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Sarah Brightman's first U.S. arena tour strives for Middle Eastern intimacy.

Harem girl: Sarah Brightman's sound gets - some Middle Eastern pizzazz.
  • Harem girl: Sarah Brightman's sound gets some Middle Eastern pizzazz.
A gut feeling told Sarah Brightman to recall every book about exotic places she had ever opened. Those pages, she sensed, would take her back to distant regions that fascinated her as a child, such as magical Marrakesh, a bustling casbah, and the alluring oases of North Africa. "I have always loved that whole Arabian Nights feeling," she says. "I like the idea of parallel worlds, faraway lands, and mystery."

So it's fitting that Brightman -- the vocalist who played the role of Christine in ex-husband Andrew Lloyd Webber's Phantom of the Opera -- would team up with producer Frank Peterson and recruit musicians from Prague to Cairo to create Harem, a soundscape of songs bathed in Middle Eastern ambiance.

The album takes its title from the Arabic word for "forbidden place" -- where sensuous dance rhythms, evocative orchestral arrangements, and bold melodies rule. To fashion a sound that came straight out of a scene from Casablanca, Brightman sought the help of Iraqi pop superstar Kadim Al Sahir and other Arabian and North African musicians. "I love the mix of classical and rock and pop with electronic instruments," she says.

On the title track, a 21st-century adaptation of the traditional Portuguese tune "Cançao do Mar," an ancient fado foundation is fused to a percussive world beat. "I wanted our version to have a contemporary feel: love, the desert, passion, and fire, but also with a dance feeling," Brightman says.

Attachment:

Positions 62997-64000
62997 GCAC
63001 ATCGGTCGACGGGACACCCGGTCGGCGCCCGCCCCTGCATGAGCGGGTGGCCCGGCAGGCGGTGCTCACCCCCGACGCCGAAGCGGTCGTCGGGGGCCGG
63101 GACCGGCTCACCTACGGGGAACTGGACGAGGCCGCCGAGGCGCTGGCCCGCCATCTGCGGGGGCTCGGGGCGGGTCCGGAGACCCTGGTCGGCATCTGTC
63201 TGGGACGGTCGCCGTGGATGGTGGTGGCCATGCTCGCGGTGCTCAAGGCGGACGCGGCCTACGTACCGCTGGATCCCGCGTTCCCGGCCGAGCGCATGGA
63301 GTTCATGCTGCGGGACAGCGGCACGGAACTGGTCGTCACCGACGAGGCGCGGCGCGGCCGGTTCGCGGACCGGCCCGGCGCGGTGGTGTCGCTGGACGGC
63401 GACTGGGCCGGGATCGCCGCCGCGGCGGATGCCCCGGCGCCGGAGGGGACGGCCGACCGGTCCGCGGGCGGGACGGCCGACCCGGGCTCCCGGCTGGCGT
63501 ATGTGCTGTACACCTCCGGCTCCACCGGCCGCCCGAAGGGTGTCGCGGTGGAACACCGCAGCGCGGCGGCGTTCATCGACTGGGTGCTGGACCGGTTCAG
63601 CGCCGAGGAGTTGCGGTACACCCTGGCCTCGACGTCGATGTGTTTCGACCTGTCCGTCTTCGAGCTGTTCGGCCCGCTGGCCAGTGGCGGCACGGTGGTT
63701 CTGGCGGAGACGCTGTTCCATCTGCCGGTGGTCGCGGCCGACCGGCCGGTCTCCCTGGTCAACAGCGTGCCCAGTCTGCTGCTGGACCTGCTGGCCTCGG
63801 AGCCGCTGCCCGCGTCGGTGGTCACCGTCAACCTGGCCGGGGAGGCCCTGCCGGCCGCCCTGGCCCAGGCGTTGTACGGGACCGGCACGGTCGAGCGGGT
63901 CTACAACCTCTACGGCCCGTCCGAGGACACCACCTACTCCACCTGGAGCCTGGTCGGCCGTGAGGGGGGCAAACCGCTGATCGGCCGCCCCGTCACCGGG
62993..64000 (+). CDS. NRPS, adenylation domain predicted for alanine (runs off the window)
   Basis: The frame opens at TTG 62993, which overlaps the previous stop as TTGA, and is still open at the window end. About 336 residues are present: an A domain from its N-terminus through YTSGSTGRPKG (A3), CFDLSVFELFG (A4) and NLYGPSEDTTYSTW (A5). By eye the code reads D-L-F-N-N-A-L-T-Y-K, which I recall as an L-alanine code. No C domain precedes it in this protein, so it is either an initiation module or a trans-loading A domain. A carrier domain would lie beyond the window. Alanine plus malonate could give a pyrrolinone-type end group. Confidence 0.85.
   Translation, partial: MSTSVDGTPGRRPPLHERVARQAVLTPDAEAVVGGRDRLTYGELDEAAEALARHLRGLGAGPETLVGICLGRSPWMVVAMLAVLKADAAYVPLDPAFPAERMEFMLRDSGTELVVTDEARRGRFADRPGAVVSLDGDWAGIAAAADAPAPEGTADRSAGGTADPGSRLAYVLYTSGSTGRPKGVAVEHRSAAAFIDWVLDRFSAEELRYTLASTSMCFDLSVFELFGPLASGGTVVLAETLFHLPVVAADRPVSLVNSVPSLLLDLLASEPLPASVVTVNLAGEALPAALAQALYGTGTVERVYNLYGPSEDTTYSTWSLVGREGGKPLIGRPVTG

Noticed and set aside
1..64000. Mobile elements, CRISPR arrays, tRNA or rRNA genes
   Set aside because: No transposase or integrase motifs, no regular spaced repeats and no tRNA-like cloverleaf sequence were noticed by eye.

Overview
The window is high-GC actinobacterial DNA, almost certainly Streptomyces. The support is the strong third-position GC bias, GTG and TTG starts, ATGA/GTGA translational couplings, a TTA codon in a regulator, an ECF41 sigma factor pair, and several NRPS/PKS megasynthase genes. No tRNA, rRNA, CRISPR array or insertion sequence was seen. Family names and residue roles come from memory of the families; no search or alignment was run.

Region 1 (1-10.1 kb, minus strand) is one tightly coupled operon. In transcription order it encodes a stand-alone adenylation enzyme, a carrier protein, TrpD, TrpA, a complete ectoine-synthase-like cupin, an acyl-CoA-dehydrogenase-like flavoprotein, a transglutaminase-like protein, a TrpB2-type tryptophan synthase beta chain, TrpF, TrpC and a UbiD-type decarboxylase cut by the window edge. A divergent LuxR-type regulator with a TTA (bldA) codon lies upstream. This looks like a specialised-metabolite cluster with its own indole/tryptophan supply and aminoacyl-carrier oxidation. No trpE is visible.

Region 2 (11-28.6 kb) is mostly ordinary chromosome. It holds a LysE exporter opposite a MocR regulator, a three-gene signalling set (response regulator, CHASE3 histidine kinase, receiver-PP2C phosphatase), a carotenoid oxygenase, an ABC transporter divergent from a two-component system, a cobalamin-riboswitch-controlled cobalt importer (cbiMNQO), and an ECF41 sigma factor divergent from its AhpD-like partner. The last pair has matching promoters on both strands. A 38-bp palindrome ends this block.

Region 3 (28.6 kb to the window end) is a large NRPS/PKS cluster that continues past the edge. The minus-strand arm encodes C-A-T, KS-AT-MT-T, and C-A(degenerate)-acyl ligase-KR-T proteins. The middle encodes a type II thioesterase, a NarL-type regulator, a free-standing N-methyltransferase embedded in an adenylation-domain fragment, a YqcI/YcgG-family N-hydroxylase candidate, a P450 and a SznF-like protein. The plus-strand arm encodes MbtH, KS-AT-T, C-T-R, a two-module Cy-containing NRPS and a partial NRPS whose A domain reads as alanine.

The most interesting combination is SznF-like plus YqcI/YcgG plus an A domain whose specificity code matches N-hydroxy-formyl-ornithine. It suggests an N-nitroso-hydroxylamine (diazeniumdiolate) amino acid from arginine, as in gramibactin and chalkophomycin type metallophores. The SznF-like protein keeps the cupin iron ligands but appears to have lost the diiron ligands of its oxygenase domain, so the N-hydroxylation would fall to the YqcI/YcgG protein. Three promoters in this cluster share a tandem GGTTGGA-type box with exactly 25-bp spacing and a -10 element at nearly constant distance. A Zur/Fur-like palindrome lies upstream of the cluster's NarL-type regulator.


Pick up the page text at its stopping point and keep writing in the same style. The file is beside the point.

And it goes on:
Her coloratura voice then reaches into the world of grand opera, spiriting away Puccini's "Un bel di" melody (from Madama Butterfly) into "It's a Beautiful Day." "It has this feeling of space, of mystery, of times gone by," she explains. "And I felt that the Asian quality that Puccini created works in this new sound." Other classics, including "Stranger in Paradise" from music by Russian composer Alexander Borodin, also get the Middle Eastern treatment. "[It] speaks for itself," Brightman says of the Borodin piece. "Not only does it have a beautiful melody, but the song was created for the musical Kismet, which evokes the kind of fantasy that we wanted to create."

With Harem perched high on Billboard's classical crossover charts, Brightman is on a two-and-a-half-month tour -- her first in nearly four years -- performing for the first time in U.S. arenas. "To actually display your work in front of an audience is an amazing thing, because you get reaction from what you're doing," she says. And the feedback tells her that the Middle Eastern hook was the right thing to do.

"I like to be peaceful, and, if something's wrong in my life, I fight to get it right. There's nothing worse than getting to the end [of your life] and thinking, Why didn't I try that? Why didn't I have the courage?"

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